The feeling of winning the inaugural Women’s Hockey East championship for the Providence Friars was hard for the players and coaches to articulate a year ago.
So, too, then was the feeling of having a 7-11-2 record at the end of January with the heart of the league schedule ahead and an offense that simply wasn’t scoring.
At that point, head coach Bob Deraney did something few in the college game could do. He put his ego aside and listened to the players.
“I met with all the players individually and asked them one question that had three parts: how did we get here, where are we and how are we going to get to where we want to go?” said Deraney. “I just listened and then after that I came up with a different type of system.”
The result was a major change to the Friars’ offense. Having won a championship with a two-three set popular in women’s hockey in which the left wing acts more as a defenseman than a forward, the Friars continued that through the struggle of the early season.
The problem in that was that some of the team’s top players this year were at forward, and asking them to commit to defense was problematic to the Friars’ offense.
“We were playing a system where we were getting a tremendous number of shots and I was enamored by the number of shots we were getting figuring things eventually would come our way,” said Deraney. “When I looked back at the shot charts, our skilled players weren’t the ones getting the shots. My job is to try to put more talent on the ice. So we changed the system and tried to put players in positions to be more successful.”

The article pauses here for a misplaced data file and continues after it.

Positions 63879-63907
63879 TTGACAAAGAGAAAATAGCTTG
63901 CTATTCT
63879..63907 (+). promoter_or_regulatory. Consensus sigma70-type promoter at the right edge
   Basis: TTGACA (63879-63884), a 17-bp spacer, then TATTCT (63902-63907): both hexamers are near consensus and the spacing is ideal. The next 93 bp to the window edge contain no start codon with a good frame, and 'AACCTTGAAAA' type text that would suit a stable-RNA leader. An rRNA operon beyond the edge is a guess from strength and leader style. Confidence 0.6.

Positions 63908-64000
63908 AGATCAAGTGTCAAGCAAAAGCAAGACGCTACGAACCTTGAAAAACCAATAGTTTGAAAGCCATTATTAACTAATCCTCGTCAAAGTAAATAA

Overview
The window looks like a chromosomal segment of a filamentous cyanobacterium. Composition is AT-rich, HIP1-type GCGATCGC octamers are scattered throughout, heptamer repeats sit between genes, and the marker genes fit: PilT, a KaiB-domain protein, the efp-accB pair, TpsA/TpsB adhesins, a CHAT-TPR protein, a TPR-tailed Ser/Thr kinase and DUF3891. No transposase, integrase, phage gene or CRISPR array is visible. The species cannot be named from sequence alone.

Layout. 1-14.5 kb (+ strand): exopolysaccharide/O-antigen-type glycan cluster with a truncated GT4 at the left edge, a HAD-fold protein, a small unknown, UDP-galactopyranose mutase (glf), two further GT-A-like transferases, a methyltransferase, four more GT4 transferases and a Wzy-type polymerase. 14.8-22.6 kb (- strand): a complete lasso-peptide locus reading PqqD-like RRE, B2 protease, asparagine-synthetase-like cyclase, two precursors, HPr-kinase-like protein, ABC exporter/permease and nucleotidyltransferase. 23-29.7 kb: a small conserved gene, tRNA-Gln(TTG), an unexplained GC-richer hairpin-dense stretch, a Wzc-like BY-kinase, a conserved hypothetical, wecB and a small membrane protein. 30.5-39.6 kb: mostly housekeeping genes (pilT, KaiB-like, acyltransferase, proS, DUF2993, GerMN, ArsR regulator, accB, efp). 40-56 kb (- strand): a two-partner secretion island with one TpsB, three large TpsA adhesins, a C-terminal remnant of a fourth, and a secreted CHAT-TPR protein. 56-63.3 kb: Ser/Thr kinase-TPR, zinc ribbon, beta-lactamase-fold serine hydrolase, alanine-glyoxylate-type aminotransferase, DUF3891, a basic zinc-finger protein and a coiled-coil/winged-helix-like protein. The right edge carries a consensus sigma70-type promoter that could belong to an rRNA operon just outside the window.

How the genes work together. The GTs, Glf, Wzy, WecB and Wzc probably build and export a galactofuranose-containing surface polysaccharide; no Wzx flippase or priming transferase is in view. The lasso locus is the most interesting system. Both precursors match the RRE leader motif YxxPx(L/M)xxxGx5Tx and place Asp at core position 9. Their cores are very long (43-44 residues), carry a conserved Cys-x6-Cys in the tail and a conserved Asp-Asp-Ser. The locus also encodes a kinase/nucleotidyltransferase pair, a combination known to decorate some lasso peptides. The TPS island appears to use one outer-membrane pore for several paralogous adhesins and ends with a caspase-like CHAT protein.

The end product was a two-one-two forecheck conventional to the men’s game that allowed more offensive pressure from Deraney’s skilled forwards.
That change produced a 14-2 record from February on, the most important of which was Sunday’s 3-0 victory over top-seeded New Hampshire to capture back-to-back Women’s Hockey East championships for the Friars.
And before you call Deraney a genius to be able to change on the fly, he’s quick to deflect attention away from himself.
“The kids always chose to look forward and not look back,” said Deraney. “It’s the coach doing a better job of coaching, simple as that. I didn’t do a good job in the beginning, but they always had faith in me.
“We’re a team in this from the coaches to the players and from the players back down [to the coaches. I’d be stupid not to get their input.”
Captain Sarah Youlen agrees wholeheartedly.
“We worked together as a unit — the captains, the seniors, the coaches — and [changed the system],” said Youlen, a senior who was part of Deraney’s first recruiting class at Providence five years ago. “It’s a plus that we can go in and talk to [Deraney]. That helps a lot.”
Having the luxury of a solid player-coach relationship is something that Youlen admits that she’ll miss.
“It’s sad. I’m really sad that I’m done playing here,” said Youlen. “I had such a great time playing here and wouldn’t change anything for the world.”
The fact that the Friars’ season is complete might even be a little tougher to swallow. The current NCAA system that invites only four teams to the women’s tournament doesn’t allow for automatic bids to the conference tournament winner that are customary on the men’s side.
According to Deraney and his players, though, they understand and accept that fact.
“We’re used to it,” said Youlen, who has been part of three consecutive championship Friar teams (two Hockey East, one ECAC) that have not been invited to the tournament. “Last year we missed it by a spot and this year we’re not [even considered]. It stinks but you kind of get used to it.”
“With four teams [in the NCAA tournament] this is almost like college football,” said Deraney. “You almost have to have the perfect year.
“Our early trouble was my fault. If the coach could’ve figured out the system earlier, maybe we could have the bid.”
Still, bid or not, Deraney’s club has plenty to be proud of, and more importantly, they once again have back that feeling: the feeling of being a champion.